Rough Cut – Rod Hewitt

“New, Old, and Forgotten – What Came Before ‘Quills’?, by Rod Hewitt”

What writers, what artists have not at one time or another believed themselves to be criminals? What artists, in discovering the hidden veils of their own souls, have not worn them as heroic garments and, in so doing, made themselves feel more alive than ever before? In Quills, the new film by Philip Kaufman, this sentiment of the romantic outlaw is washed across the screen with a beautiful acid.

Kaufman, if he is not the most under-rated director of his generation, is certainly the most under-appreciated. In his films, Kaufman can move from the primeval world to the dream world to the realistic world with the balletic touch of a butterfly. In the midst of a space journey in The Right Stuff, aborigines appear and throw light into the heavens, performing an act of magic and alchemy far superior to that of modern man. In his film The White Dawn, modern men become shipwrecked in the Arctic. They are rescued by Eskimos, living in a near dream state, who take these orphans into their world. And then these modern men, never truly able to live without destroying, must be destroyed themselves.

In “New, Old, and Forgotten,” we will look at Quills as well as two other Kaufman films: for the old film, his Unbearable Lightness of Being (1988), and for the forgotten, his only western, The Great Northfield, Minnesota Raid (1972).

All three films share an outline, a series of beautiful, ghostly resemblances: Quills is a comedy of mad manners set in the French Revolution; The Unbearable Lightness of Being is an erotic dance of sensibility that takes place around the Russian invasion of Czechoslovakia; and The Great Northfield, Minnesota Raid is a cowboy film set in the aftermath of the Civil War. The first resemblance is that all three films are traced for us in mirrors. In Quills, the Marquis de Sade (Geoffrey Rush) appears for the first time in a mirror that multiplies him in all his intricacies. In Unbearable Lightness, the mirrors double and triple the characters as they face each other in their sexual complicities. In Northfield, Minnesota, the mirrors reflect not only the present but future: in Cole Younger’s mind, his own fate is hidden in a mirror he must find. All three films are also brought to their dramatic high points by inquisitions. In Quills, Dr. Royer-Collard (Michael Caine) brings the force of society to bear upon the Marquis de Sade. In Unbearable Lightness, the Russians countermand reality for Tomas (Daniel Day-Lewis). In Northfield, Minnesota, the Missouri State Legislature withdraws a promised amnesty, causing Cole Younger (Cliff Robertson) to return to his outlaw world.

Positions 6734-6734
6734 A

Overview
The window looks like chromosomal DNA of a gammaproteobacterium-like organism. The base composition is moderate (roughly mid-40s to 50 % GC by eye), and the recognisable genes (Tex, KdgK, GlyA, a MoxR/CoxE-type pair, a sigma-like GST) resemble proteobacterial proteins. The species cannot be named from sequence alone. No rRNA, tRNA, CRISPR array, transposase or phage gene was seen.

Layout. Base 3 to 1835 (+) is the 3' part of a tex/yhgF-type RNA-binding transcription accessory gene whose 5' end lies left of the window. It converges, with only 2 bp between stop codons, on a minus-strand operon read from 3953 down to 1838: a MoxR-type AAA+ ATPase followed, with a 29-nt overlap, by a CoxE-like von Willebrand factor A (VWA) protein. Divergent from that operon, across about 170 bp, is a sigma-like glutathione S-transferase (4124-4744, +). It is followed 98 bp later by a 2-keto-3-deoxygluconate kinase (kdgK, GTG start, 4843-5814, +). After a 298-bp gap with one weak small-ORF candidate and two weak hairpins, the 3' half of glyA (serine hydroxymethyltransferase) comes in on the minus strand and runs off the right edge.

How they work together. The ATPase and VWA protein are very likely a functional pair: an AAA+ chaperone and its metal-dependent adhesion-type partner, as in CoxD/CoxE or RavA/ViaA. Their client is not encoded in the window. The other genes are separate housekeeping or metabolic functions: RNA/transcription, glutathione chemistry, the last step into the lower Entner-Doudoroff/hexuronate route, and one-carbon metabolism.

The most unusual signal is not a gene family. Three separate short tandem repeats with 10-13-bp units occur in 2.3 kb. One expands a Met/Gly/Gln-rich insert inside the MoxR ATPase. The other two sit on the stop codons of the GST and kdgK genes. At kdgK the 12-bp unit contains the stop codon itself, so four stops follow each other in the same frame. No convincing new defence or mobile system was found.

The final concurrent outline, the most perfect shade that the three movies share, is that in each, the predator becomes the prey. In Quills, this theme is stated in the opening scene: a young woman grows orgasmic as she is about to be put to death on the guillotine, and an unseen narrator (Rush) explains how quickly someone can go from being the predator to becoming the prey. Throughout the rest of the film, the Marquis de Sade and those who are charged by his imagination all take this journey from victimizer to victim.

In Unbearable Lightness, the serpentine Tomas is like a beautiful snake shifting in the grass. Perfectly aware of his selfish actions, he is drawn into his own web with a burnished narcissism. But then, as Tomas falls in love with Tereza (Juliette Binoche), he subsumes his identity and, in a sense, loses the armor of his ego and is ultimately erased from life. In Northfield, Minnesota, Cole Younger and his band at first preside over their inventive robberies — are heroes to children and grown-ups alike — and then are vanquished and humiliated despite their heroism and invention.

What brings Unbearable Lightness and Quills together is the eloquence with which Kaufman deals with betrayal. In both films, the real theme is not one person’s betrayal of another — it is the betrayal of life. Tomas will lie and he will betray his beloved wife but, ultimately, he will not betray those small pieces of honor that make up our souls, those tiny badges that keep us committed in a universe that is sometimes too cruel to bear. Tomas will not give in to the Russians on any level, and his role in the world is reduced from brain surgeon to field worker. De Sade is reduced from an underground writer and the magician of a mental institution to a corpse. The leader of de Sade’s inquisition, Dr. Royer-Collard, is far too weak, far too practical to be a devil. He is instead an institution, still alive today, a monstrous and simple complex of denial and its hypocrisy; simple in its urgings, yet complex in its forms. Royer-Collard not only betrays de Sade but, ultimately, all of life when he becomes the publisher of the books written by the man he has obliterated.